After Brussels, many leaders were quick to blame refugees. Here's what Pope Francis did.
Unsurprisingly, the terrible bombings in Brussels have already sparked a backlash against refugees and Muslims.
Prime Minister Beata Szydlo of Poland declared that her country would no longer accept any Syrian refugees.
U.S. presidential candidate Ted Cruz called on law enforcement to increase surveillance of Muslim neighborhoods.
But Pope Francis?
Two days after the attacks, he went to a refugee shelter outside of Rome, where he washed and kissed the feet of Muslim migrants.
"We have different cultures and religions, but we are brothers and we want to live in peace," Francis said at the camp, where he also performed the ritual on Christian and Hindu migrants, according to an AP report. Francis began washing the feet of Muslims soon after he became pope in 2013.
Pope Francis reportedly proclaimed the refugees "children of the same god," and his symbolic act speaks volumes at a critical moment.
There are over one billion Muslims in the world. While nearly every religious community has its share of violent extremists, the entire diverse population shouldn't be held accountable for the actions of a tiny deranged minority.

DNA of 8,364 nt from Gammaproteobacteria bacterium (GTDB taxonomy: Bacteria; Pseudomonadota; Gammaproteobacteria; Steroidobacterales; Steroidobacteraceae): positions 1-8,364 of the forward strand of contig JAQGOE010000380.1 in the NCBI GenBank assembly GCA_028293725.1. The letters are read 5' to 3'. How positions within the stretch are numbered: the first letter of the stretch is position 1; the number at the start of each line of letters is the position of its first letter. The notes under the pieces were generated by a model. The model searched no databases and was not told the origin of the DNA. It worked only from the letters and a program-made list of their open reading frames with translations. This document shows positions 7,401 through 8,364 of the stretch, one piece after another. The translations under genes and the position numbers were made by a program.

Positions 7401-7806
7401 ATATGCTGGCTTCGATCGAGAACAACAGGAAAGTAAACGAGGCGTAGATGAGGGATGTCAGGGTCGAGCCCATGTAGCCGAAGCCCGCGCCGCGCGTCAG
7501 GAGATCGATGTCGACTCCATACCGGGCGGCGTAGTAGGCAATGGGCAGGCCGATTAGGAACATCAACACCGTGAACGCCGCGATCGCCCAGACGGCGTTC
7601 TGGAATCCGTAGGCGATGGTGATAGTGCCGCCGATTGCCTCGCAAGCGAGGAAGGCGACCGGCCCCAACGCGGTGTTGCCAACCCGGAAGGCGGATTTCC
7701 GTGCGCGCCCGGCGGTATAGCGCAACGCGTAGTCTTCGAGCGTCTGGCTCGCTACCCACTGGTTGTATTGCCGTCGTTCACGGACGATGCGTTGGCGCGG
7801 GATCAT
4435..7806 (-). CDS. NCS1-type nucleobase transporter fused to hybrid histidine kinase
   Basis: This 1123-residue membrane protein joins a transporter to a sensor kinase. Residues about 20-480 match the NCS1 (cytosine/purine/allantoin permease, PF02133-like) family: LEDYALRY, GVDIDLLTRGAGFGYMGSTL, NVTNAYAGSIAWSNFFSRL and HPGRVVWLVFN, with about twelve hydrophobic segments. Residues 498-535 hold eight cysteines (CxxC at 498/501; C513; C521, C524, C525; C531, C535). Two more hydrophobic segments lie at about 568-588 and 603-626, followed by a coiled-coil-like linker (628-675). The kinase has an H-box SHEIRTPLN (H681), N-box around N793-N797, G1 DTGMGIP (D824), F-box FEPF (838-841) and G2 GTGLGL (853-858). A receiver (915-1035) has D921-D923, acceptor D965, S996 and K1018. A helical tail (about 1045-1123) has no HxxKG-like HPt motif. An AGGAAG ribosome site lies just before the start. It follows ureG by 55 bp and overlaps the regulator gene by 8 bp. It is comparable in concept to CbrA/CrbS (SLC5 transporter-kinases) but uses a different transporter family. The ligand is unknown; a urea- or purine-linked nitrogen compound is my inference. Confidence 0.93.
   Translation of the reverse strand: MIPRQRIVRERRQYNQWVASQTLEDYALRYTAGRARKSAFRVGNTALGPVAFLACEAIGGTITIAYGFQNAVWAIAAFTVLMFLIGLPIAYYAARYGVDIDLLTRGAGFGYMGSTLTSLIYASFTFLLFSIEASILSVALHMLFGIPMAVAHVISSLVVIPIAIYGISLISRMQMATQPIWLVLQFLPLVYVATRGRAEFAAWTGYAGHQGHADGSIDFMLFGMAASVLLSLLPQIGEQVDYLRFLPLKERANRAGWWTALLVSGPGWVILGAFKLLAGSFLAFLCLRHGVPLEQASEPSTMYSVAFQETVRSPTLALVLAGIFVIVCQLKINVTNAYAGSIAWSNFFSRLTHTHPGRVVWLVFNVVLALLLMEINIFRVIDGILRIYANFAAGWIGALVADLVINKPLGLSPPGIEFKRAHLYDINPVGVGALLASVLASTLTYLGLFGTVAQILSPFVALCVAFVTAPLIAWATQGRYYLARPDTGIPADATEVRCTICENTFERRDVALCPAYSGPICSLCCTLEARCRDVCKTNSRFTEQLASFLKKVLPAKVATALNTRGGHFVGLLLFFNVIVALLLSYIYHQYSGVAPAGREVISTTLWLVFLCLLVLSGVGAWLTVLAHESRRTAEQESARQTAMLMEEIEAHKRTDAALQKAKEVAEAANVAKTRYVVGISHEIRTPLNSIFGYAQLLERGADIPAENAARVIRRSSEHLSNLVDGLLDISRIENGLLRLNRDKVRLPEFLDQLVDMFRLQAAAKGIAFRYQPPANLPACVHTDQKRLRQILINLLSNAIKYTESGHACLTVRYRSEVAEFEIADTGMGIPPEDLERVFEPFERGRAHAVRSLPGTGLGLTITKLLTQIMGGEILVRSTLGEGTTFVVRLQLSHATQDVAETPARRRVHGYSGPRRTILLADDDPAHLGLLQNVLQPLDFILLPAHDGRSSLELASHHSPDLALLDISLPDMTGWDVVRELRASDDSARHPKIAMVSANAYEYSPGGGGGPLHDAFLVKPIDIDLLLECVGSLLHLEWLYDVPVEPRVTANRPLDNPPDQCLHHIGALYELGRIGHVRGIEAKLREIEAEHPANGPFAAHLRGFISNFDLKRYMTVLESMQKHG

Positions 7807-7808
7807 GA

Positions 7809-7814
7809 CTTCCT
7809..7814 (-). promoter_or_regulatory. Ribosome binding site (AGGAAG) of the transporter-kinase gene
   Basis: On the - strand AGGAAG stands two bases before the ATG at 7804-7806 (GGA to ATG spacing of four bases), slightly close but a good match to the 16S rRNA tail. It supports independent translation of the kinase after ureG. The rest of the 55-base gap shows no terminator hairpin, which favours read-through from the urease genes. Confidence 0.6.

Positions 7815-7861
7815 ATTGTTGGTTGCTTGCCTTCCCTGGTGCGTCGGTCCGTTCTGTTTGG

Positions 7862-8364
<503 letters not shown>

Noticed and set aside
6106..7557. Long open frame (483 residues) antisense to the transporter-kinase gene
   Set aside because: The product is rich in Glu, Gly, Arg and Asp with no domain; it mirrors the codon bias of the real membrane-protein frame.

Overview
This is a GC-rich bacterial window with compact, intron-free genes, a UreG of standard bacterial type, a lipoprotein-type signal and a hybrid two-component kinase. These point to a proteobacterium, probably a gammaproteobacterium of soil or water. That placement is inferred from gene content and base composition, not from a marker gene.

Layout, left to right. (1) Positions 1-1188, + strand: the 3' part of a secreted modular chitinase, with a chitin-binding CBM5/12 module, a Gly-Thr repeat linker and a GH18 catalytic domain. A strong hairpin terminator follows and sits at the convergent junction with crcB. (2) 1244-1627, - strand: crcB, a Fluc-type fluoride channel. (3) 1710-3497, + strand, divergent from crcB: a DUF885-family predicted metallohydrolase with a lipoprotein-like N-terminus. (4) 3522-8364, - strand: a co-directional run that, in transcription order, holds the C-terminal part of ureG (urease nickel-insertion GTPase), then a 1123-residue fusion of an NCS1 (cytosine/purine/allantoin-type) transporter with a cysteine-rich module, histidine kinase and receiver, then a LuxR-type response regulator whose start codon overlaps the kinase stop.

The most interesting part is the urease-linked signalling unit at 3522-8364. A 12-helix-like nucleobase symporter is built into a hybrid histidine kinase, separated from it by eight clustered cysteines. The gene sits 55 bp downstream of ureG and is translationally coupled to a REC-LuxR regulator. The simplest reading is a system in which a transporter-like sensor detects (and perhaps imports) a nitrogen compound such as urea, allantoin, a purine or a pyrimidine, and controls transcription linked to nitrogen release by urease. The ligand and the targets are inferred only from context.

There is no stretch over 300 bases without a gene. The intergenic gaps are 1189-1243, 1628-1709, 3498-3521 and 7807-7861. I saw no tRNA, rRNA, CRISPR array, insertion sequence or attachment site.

To say ISIS is incredibly unpopular among Muslims would be a vast understatement.
Refugees are the last people who should have to shoulder the blame for the latest outbursts of violence.
Many of those fleeing Syria and Iraq are running from the exact same people who committed horrific acts of terror in Brussels.
The two attackers killed in the blasts were born in Belgium.
Driving a wedge between the West and the Muslim world is part of what ISIS is trying to achieve. Turning on our Muslim and refugee neighbors would be giving them the satisfaction.
With his visit to the shelter, Pope Francis' message was loud and clear: Even when terrible things happen, let's not fall back on prejudice. At the end of the day, we're all people.
Whether you're religious or not, that deserves an amen.